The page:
Image by National Library NZ on The Commons via Flickr
I've never been a big fan of crowds, but there's no denying that a virtual crowd is what supports the efforts of most nonprofits. One of the good things about being a small nonprofit, is that you have a better-than-average chance of knowing more of your crowd. And where they hang out. But that downside of that is that you can wear your welcome thin if you're always going back to the same donors. Yet, if you're a small nonprofit in a small town, how do you reach out past your community borders? Through the internet, of course, and social media.
This was one of the big topics at this year's SXSW. Care2 and other fundraising bloggers were there to watch Beth Kanter and Mark Horvath (Invisible People Project) talk about how to go about using it to fund projects.
Of course, crowdsourcing by itself is not a new thing - for centuries, small groups have solicited donations for specific projects like new playground equipment for a local park or additional funds for after school art projects. And that, of course, is the central point of crowdsourcing - that it's very focused. It's a lot harder to get people excited about something as diffuse as several programs at one time, unless you're putting on a festival. It's a lot easier to put a face on a project and make the project more adoptable if it's very defined. An exception to this may be the crowdsourcing done by Shakespeare Santa Cruz a couple of years ago. They could have attempted to fund one or another of the plays, but they chose to try to crowdsource funding for the season and it worked. Would it have worked so well if they were not a nationally-known group? I don't know, but for sure, being nationally-recognized didn't hurt.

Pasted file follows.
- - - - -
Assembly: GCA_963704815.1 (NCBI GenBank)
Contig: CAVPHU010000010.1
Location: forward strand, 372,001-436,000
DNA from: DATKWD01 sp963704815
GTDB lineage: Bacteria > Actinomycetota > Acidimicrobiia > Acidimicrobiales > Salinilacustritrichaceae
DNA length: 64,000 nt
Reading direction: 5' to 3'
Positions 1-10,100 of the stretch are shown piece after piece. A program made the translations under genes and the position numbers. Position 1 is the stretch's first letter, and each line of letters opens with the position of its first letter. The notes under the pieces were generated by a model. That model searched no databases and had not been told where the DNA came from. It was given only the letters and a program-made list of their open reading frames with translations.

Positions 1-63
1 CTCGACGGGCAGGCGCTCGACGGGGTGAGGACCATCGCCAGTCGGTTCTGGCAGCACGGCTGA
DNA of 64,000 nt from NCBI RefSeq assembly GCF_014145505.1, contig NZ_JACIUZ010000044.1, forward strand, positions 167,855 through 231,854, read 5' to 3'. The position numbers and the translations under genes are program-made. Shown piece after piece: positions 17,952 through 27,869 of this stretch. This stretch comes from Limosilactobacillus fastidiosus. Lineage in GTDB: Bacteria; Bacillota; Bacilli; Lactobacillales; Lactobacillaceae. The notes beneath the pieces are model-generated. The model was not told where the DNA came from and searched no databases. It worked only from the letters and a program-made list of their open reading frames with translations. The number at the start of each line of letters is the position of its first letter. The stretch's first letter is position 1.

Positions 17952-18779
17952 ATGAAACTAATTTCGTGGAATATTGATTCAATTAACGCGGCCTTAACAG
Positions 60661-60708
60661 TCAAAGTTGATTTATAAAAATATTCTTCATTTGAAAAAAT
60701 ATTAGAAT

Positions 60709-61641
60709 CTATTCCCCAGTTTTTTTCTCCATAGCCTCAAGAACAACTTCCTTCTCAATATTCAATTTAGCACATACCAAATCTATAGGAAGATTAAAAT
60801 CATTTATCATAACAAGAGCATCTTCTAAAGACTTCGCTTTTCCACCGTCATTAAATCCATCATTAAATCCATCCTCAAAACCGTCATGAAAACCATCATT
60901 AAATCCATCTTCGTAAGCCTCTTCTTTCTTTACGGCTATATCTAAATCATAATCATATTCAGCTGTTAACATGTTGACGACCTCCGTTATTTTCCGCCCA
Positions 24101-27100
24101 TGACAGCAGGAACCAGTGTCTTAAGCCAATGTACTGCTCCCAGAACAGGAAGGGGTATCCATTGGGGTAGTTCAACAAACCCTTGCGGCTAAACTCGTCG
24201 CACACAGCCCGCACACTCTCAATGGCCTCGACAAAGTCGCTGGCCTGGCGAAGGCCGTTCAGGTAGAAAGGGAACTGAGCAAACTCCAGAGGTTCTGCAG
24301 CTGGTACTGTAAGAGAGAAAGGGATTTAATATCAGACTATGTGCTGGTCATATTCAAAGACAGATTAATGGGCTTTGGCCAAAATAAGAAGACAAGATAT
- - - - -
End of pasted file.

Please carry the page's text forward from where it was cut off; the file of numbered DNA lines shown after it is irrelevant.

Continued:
How Do You Crowdsource Outside the Community?
Shakespeare Santa Cruz used their website and their knowledge of Facebook and Twitter and other social networks and they had some really good cheerleaders who kept the discussion going and the struggle in the public eye. Whether or not your small nonprofit has those advantages, there are some new tools you can use.
Today, I signed up on Crowdrise (it was the picture of the napkin that did it). This is one of several new networks where you can post a project and work to get it funded through donations. For example, here's how Crowdwise works:
Though I haven't given them more than a light review, most of them seem to work the same way, as opposed to say, a brand offering x amount of money to a nonprofit based on how many votes it gets. I definitely like this better, since it gives people the opportunity to give as their heart dictates without having to choose between two or more projects they may feel are worthy.
If you'd like to know more about the future of crowdsourcing for nonprofit projects, take a look at these blog posts:
- Crowdsourcing and Community Building - The Big Buzz at SXSW (frogloop)
- I Love Crowdsourced Finance & Fundraising (Marina Cook) Post includes some links to some interesting (and specialized) tools!
- The Magic Tweet: Crowdsourcing Opera Analysis (Beth Kanter)
- Openwiser: A Successful Crowdsourcing Fundraising Effort (Openwiser) They used Twitter!